Becky Marx opened her computer and typed a message to Lauren Sweet in a letter.
The entire 2005 roster did the same. Angie Danis, who wrote to Romero, hatched the idea to write to their 2015 counterpart, and it blossomed. For example, Marx was writing to Sweet because they had both worn No. 25.
On Sierra Romero’s first day at Alumni Field, Michigan coach Carol Hutchins didn’t have Romero take batting practice. She didn’t want to see her crush softballs into the outfield bleachers as she has done so many times since.
Instead, Hutchins told her to get on the Internet.
As is customary for freshman on the Michigan softball team, Hutchins assigned Romero a research paper on the tradition engrained in the number she would wear during her career with the Wolverines.
Today, Romero knows what every player to don No. 32 for the maize and blue accomplished in their career. She could tell you if a certain player excelled academically, if they were an All-American or if they won a Big Ten championship.
And she most certainly could tell you who had No. 32 on their back in 2005, the year Michigan finally got over the hump and turned its string of success into an NCAA Championship.
The research is a sign of respect for what every individual has done to bring the program to where it is today.
“I think it’s important for them to understand that this isn’t about them,” Hutchins said. “(The freshman paper) is the first thing that sets the tone for that.”
Now, the roles were reversed for once. The players were no longer writing about the veterans. Instead, the veterans were writing back to the players.
Hutchins collected those letters, and they were distributed to the team before its first WCWS matchup against Alabama. The notes weren’t discarded as cliché forms of tradition; they were hung inside the Michigan softball dugout.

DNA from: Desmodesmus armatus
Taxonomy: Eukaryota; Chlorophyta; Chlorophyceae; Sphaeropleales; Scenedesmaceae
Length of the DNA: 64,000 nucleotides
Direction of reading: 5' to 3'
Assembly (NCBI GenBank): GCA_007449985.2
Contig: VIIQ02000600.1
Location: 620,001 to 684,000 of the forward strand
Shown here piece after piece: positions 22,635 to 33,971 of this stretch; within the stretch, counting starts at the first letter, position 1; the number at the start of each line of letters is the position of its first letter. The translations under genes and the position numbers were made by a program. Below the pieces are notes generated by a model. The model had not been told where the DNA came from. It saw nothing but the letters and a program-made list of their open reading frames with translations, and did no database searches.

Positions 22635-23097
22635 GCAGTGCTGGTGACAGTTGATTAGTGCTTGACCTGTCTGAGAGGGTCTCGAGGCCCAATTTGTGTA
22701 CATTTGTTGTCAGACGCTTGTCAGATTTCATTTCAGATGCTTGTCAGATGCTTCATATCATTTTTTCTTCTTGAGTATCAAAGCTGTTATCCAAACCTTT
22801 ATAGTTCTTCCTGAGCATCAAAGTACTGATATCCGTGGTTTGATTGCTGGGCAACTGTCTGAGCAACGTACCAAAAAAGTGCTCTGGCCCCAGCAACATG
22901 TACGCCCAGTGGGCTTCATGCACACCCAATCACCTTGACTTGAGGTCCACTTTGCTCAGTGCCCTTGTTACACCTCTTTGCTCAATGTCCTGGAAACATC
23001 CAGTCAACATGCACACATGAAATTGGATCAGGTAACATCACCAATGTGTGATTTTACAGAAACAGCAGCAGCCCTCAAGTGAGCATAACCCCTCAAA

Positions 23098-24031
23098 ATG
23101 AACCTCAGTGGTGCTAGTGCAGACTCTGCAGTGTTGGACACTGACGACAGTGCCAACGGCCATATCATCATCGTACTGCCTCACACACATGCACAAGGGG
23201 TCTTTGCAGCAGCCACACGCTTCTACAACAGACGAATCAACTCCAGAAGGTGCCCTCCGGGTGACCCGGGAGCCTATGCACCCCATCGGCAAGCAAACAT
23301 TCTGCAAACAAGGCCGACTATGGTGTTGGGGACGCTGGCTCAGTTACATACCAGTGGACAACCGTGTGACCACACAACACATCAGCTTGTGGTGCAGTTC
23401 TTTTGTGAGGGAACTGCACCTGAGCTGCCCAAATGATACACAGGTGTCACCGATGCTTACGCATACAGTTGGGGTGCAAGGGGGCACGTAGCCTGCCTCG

Today, the Wolverines stand among the softball powerhouses, but that wouldn’t be possible without the 2005 national championship team.
Michigan fell short in the WCWS six times in ten years before 2005, each of those shortcomings coming in the first round. It was the national title that validated its seat at the table with the sport’s typical juggernauts like UCLA, Arizona and the other Pac-10 Teams that owned the sport’s grandest stage since its inception in 1982.
The Wolverines were the first team East of the Mississippi to win a WCWS, and they proved that a program from the Midwest could do much more than simply make it to the national tournament. Michigan’s victory didn’t just open a door for itself, but for eastern teams like Alabama, Florida and Tennessee to find their own success as well.
In 2005, the Wolverines had taken the final step. They no longer just dominated the Big Ten, they had dominated the nation.
There is no question that Michigan softball has a great history. The team has made the Women’s College World Series 11 times in the program’s 37-year existence and have never suffered a losing season.
Yet only one of those 11 have done what the Wolverines have set out to do this week, so the messages enclosed in those letters won’t fall on deaf ears.
2005 right-hander Jennie Ritter just changed her Facebook photo to an old image of her in a Michigan uniform.
And Ritter wasn’t the only member of the 2005 team to do so. According to Hutchins, after the Wolverines defeated Georgia in the Super Regionals to secure their place in Oklahoma City, a trend went viral. The majority of that championship roster was changing their Facebook profile pictures to photos from their career in the maize and blue as well.
It’s a small act with large implications. It isn’t just a typical change in the world of social media. Rather, it’s a supportive assurance from the team that put Michigan softball on the map and thrust the program into conversations with top-tier ball clubs.
The 2015 roster isn’t just listening to a speech from an elder alumnus on a random practice day in April. Those 20 players are being driven by the very team whose legacy they want to expand upon.